Dr. Paul March-Russell, Lecturer in Comparative Literature at the University of Kent and Editor of The International Review of Science Fiction identifies similarities but at the same time saying that there are parallels is going too far.
The first question that Dr. March-Russel addresses, concerns the possibility of making a linkup between the Cold War space race and the new situation with the US apparently setting out to ‘dominate' space. Paul says: "I don't think there is a direct parallel. First of all, there is a lack of goals in comparison with the old Cold War space race. The original race was to do with getting a living entity into space, then a human being, then onto the moon. We don't have those goals now, this is much more a continuation of current terrestrial geopolitics, sort of relocated into space. This is to do with the ways in which we might be protecting territories around the States, Russia or China."
To the question, is the American public being prepared, through the media, to accept the cost of the design, creation, and maintenance of a Space Force?, Paul answers: "I think it is too early to say, clearly the core supporters of the administration are behind this idea, but whether the public will really buy into this idea is too early to say. We have not yet seen the wall between the US and Mexico go up. General Mattis has been ambivalent about the idea. He is behind it now but was against it previously. It might become a force within the American military services, we just don't know at the moment."
Mike Pence mentioned the need for American dominance in space. To the question — where does this come from, from the idea of ‘Making America Great Again', or perhaps post-WWII-nostalgia, or science fiction? Paul says: "To some extent, I think the message is a kind of watered-down version of the original Cold War space race message, but very much more inspirational, much more about expanding into the solar system. However, I think at the moment, it is primarily nostalgic. There is a repository of mythical, and ideological ideas from science fiction sources as well as other sources in the 18th and 19th centuries; from the history of America, ‘back to the frontier' mentality, westward expansion, the sense of transacted destiny between the settlers and the land. There is a lot of nostalgia there….Superpowers do see space as a place to make a foothold, and this, of course, has sources in the science fiction of different nations."
The underlying issue is, however, whose space is it? Paul says: "The general issue is that space has for a long time been militarized, there was a treaty signed in 1967, but that needs to be updated because a lot of the technology that exists now didn't exist then, we have to think about how space will be regulated. What kind of legal structures do we need to introduce to ensure that militarization does not happen everywhere, although militarization has happened already. We do need a legal structure, we do need a way to sort things out because all countries feel they have a Manifest Destiny and they all want footholds in space. But as soon as we get nationalistic about it, there are going to be tensions, fault lines, areas which need to be regulated by a multi-national, multi-lateral treaty I think."
Science fiction can be seen to be playing the role of being a laboratory where ideas are tested. Paul comments: "Science fiction has always had a long history of confronting present-day social problems. I think that if we look at the novels of Ian McDonald, he has a series of novels about the colonization of the moon and the ways in which the moon could be exploited for raw materials and the kind of colonial tensions, which emerge between different financial and feudal dynasties. The novels are very internationalist and pose a whole series of questions about how we should go about this process. There are, however, ways in which we can overcome the problems and find ways of collaborating and working together….Science fiction can be a legitimate way of expressing fears and desires and also to rationally work out how to get around these kinds of problems, for the greater good, without the need for war and antagonism."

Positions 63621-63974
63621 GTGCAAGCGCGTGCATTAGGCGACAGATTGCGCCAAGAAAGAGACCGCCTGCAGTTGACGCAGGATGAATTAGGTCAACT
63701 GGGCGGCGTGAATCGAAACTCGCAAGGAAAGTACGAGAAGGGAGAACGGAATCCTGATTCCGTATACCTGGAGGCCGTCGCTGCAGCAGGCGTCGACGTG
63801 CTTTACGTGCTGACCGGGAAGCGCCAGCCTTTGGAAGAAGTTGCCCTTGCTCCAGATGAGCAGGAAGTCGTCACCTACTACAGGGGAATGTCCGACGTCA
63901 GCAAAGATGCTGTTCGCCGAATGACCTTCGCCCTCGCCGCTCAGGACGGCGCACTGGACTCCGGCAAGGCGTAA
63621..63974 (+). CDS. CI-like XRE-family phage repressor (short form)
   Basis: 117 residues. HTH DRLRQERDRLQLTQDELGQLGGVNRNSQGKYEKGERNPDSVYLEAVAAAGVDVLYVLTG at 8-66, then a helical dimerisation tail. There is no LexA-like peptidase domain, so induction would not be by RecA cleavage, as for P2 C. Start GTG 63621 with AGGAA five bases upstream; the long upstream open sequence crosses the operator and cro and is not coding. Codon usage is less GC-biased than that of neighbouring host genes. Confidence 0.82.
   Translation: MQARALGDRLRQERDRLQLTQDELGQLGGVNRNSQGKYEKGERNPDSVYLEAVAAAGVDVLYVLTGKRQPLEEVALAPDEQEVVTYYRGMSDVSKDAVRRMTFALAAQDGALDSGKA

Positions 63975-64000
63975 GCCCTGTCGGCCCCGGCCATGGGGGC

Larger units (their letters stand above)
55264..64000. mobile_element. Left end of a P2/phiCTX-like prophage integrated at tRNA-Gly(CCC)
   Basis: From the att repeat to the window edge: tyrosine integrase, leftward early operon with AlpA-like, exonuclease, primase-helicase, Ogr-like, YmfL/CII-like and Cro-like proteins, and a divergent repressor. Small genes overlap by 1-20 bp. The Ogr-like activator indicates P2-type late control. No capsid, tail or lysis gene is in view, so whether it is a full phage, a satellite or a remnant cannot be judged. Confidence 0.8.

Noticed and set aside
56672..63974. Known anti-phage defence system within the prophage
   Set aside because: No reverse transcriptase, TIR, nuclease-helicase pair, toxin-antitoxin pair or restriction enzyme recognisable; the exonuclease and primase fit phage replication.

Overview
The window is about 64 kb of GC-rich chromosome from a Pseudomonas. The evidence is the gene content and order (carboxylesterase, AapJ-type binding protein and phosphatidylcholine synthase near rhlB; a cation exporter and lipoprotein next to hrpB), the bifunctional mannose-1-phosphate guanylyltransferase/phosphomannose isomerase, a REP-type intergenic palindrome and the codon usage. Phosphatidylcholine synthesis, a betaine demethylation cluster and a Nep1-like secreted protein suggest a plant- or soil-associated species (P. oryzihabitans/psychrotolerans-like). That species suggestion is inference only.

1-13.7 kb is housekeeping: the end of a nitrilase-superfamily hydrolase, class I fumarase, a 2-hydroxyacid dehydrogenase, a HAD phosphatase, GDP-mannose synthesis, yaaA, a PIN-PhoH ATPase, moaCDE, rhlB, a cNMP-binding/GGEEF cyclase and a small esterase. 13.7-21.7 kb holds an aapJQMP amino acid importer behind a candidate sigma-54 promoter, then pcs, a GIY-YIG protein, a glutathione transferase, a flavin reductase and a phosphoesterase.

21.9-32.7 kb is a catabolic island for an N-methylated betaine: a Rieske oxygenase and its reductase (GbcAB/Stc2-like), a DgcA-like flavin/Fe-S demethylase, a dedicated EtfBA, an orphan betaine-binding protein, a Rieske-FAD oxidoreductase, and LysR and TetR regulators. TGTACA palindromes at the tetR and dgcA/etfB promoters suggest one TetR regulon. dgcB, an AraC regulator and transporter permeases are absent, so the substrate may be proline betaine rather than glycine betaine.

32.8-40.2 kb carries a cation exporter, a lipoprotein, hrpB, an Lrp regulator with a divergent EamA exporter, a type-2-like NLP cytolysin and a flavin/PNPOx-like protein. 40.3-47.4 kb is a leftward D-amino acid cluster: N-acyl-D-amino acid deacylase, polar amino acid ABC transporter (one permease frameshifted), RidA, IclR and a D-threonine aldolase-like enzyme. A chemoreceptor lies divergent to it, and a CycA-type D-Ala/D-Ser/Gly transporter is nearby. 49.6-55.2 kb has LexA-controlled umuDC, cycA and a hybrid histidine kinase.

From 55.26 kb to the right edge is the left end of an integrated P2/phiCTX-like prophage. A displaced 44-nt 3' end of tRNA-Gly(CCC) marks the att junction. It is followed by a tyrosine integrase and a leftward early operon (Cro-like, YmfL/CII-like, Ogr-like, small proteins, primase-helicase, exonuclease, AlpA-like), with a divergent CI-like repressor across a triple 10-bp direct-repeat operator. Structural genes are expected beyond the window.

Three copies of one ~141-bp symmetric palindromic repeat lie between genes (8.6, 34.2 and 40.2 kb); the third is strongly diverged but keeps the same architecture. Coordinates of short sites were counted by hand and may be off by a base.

To the question — are some science fiction writers being paid to create a new terminology, concepts and fields of visions?, Paul says: "If you are suggesting that some writers are being paid by the US administration, there is no evidence at all to suggest that. Certainly, if we go back to SDI and the 1980s, people like Jerry Pournelledid have quite close tie-ups with the Reagan administration and the SDI project. But if anything like that is happening now — I've got no evidence to suggest that. The dialogue is quite general; echoes and resonances are there with existing science-fiction-generated-ideas, with things that we have seen or heard about in previous decades, but that is as far as it goes at the moment."
As far as sci-fi movies go, Paul hesitates to say that there is a direct link with science fiction films and US foreign policy. "…One of the main themes in science fiction was invasion novels of the late 19th century, such as H.G. Wells' ‘War Of The World's', there has always been that element in science fiction of the fear of the other, the fear of the alien, the fear of the unknown, if you go back to the 1950s, again from the Cold War and the space race, we get films like ‘Invasion of the Body Snatchers', which could be seen as a narrative about the invasion of communism, in the era of McCarthyism. Clearly, sci-fi movies have their uses, in identifying the ‘other', but then again, not all films were like that. If you look at ‘Battlestar Galactica' that had a very negative view of the War on Terror, and a very skeptical view of American foreign policy, so you can't always say that science fiction movies are priming us for these purposes."
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